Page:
Przewodow, November 16: NATO member Poland and the head of the military alliance both said Wednesday a missile strike in Polish farmland that killed two people did not appear to be an intentional attack, and that air defences in neighbouring Ukraine likely launched the Soviet-era projectile against a Russian bombardment that savaged the Ukrainian power grid.
“Ukraine’s defense was launching their missiles in various directions and it is highly probable that one of these missiles unfortunately fell on Polish territory,” said Polish President Andrzej Duda. “There is nothing, absolutely nothing, to suggest that it was an intentional attack on Poland.”
NATO Secretary-General Jens Stoltenberg, at a meeting of the 30-nation military alliance in Brussels, echoed the preliminary Polish findings, saying: “We have no indication that this was the result of a deliberate attack.”
The initial assessments of Tuesday’s deadly missile landing appeared to dial back the likelihood of the strike triggering another major escalation in the nearly nine-month-old Russian invasion of Ukraine. If Russia had deliberately targeted Poland, that could have risked drawing NATO into the conflict.
Still, Stoltenberg and others laid overall but not specific blame on Russian President Vladimir Putin’s war.
“This is not Ukraine’s fault. Russia bears ultimate responsibility,” Stoltenberg said.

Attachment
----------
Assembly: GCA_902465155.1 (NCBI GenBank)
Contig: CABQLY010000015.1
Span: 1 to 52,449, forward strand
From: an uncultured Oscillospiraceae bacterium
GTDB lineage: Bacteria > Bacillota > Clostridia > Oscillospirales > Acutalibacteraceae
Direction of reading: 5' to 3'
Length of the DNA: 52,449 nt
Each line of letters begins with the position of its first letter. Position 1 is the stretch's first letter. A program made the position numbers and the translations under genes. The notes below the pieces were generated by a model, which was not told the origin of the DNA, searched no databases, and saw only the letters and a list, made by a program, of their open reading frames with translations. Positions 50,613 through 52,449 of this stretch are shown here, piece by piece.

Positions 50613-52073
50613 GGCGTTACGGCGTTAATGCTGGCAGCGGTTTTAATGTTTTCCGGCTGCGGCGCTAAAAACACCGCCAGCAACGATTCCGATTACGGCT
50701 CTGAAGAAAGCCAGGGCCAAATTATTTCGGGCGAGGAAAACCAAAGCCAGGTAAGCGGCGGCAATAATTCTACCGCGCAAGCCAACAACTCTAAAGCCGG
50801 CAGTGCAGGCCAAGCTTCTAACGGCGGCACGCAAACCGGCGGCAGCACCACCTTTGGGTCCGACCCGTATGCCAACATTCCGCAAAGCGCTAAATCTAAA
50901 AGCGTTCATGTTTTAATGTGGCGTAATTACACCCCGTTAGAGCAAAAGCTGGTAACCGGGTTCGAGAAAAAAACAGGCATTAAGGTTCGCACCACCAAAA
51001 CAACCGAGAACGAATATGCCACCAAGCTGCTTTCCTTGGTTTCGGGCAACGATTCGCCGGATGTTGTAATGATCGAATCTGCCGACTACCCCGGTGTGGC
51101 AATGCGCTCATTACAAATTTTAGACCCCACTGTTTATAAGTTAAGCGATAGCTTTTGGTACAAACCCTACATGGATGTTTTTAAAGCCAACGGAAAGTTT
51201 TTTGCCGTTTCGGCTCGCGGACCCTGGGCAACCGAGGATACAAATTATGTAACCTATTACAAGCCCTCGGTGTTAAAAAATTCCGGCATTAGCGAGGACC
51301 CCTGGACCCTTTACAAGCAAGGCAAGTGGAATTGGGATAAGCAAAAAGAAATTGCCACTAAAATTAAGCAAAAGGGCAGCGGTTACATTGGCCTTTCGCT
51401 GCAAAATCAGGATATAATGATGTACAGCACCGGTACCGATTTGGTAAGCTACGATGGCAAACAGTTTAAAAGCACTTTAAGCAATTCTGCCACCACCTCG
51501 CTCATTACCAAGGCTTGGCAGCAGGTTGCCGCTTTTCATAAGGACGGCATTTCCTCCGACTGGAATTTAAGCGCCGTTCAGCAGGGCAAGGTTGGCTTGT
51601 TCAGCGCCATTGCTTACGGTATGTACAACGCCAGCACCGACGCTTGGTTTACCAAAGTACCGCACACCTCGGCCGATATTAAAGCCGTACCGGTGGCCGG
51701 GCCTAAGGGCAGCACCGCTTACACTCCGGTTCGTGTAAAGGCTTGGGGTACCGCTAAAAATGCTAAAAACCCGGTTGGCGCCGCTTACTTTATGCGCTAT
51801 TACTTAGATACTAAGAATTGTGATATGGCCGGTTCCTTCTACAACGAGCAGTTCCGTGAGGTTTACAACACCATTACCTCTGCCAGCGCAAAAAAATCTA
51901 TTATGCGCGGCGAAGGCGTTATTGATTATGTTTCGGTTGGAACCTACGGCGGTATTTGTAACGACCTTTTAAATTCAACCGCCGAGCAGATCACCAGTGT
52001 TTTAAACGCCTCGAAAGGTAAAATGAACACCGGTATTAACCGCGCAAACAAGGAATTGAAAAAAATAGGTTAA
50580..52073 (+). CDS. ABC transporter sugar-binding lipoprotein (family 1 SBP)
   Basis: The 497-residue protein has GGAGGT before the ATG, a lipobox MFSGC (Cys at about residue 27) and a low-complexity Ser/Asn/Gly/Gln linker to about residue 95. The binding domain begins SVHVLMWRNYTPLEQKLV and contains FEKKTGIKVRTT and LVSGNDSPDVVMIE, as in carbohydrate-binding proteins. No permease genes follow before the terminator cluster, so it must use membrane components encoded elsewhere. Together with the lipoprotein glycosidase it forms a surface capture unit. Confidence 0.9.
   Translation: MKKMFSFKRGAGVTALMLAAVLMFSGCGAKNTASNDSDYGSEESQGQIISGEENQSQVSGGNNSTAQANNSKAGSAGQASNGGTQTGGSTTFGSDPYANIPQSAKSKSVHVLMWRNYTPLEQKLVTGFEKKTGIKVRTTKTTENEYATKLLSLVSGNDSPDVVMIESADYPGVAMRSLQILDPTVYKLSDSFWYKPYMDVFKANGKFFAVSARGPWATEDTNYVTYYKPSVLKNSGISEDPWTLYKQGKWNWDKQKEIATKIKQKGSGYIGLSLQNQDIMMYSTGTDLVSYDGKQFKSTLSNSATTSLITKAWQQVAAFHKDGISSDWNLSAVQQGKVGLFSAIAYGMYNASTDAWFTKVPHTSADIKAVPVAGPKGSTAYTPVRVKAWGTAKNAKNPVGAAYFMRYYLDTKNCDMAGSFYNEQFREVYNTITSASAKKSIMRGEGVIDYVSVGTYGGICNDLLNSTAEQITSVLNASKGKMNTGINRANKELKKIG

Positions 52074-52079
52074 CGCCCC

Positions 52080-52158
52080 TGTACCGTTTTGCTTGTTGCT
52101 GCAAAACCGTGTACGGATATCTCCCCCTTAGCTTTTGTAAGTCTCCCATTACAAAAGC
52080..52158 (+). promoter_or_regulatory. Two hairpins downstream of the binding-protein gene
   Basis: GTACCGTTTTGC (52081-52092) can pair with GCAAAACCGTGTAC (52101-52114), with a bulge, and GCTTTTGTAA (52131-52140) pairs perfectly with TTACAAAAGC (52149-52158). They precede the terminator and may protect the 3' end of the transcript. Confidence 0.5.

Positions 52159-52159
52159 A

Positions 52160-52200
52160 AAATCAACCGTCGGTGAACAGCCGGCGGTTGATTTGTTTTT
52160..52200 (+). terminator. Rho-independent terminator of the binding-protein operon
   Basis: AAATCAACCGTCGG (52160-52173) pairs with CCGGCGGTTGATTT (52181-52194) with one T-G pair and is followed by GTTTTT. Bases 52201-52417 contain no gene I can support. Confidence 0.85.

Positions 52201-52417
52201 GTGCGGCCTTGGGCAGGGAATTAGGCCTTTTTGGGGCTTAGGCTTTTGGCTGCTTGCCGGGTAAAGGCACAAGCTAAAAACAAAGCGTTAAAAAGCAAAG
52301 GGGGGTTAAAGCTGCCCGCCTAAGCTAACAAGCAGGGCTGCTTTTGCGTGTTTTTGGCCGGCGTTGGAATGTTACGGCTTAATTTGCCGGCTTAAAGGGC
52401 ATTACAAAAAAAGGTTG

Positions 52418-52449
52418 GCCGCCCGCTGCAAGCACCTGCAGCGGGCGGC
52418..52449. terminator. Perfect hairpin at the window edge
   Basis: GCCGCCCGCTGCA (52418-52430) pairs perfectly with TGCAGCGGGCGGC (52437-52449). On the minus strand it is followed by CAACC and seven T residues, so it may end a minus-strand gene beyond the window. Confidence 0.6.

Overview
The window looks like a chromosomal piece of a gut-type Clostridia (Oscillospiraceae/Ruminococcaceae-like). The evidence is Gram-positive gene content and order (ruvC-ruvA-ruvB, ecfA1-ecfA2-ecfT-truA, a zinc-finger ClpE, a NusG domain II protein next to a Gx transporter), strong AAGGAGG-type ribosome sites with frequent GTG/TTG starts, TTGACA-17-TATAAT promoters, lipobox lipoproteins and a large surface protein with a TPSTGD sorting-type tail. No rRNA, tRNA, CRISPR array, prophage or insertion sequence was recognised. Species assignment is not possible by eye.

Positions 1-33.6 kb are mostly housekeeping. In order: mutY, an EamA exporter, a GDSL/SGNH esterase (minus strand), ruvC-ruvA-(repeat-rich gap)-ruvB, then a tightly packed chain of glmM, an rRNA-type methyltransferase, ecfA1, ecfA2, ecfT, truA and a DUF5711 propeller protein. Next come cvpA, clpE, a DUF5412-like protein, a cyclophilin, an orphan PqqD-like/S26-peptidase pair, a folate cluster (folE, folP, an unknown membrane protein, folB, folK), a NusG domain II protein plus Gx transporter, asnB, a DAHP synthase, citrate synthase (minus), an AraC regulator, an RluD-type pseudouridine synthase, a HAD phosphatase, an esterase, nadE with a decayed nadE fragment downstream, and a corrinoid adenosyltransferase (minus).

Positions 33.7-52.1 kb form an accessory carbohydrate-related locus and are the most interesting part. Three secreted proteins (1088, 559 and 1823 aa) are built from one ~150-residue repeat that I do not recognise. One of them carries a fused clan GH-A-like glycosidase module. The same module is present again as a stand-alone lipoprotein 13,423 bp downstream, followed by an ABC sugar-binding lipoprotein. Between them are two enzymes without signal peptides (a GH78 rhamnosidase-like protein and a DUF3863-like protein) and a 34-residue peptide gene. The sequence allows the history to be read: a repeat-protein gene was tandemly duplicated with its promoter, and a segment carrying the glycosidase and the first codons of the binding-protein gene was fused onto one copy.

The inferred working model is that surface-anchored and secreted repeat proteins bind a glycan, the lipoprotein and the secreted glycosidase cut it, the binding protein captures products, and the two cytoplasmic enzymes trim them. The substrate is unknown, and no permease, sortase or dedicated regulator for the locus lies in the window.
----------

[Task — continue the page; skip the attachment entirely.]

Before the Polish and NATO assessments, U.S. President Joe Biden had said it was “unlikely” that Russia fired the missile but added: “I’m going to make sure we find out exactly what happened.”
Three U.S. officials said preliminary assessments suggested it was fired by Ukrainian forces at an incoming Russian one. The officials spoke on condition of anonymity because they weren’t authorized to discuss the matter publicly.
That assessment and Biden’s comments at the Group of 20 summit in Indonesia contradicted information earlier Tuesday from a senior U.S. intelligence official who told The Associated Press that Russian missiles crossed into Poland.
Ukraine, once part of the Soviet Union, fields Soviet- and Russian-made weaponry, including air-defence missiles, and has also seized many more Russian weapons while beating back the Kremlin’s invasion forces.
Ukrainian air defences worked furiously against the Russian assault Tuesday on power generation and transmission facilities, including in Ukraine’s western region that borders Poland. Ukraine’s military said 77 of the more than 90 missiles fired were brought down, along with 11 drones.
Russia said it didn’t launch the missile that landed in Poland. A Defence Ministry spokesman said no Russian strike Tuesday was closer than 35 kilometers (22 miles) from the Ukraine-Poland border. The Kremlin denounced Poland’s and other countries’ initial response and, in rare praise for a U.S. leader, hailed Biden’s “restrained, much more professional reaction.”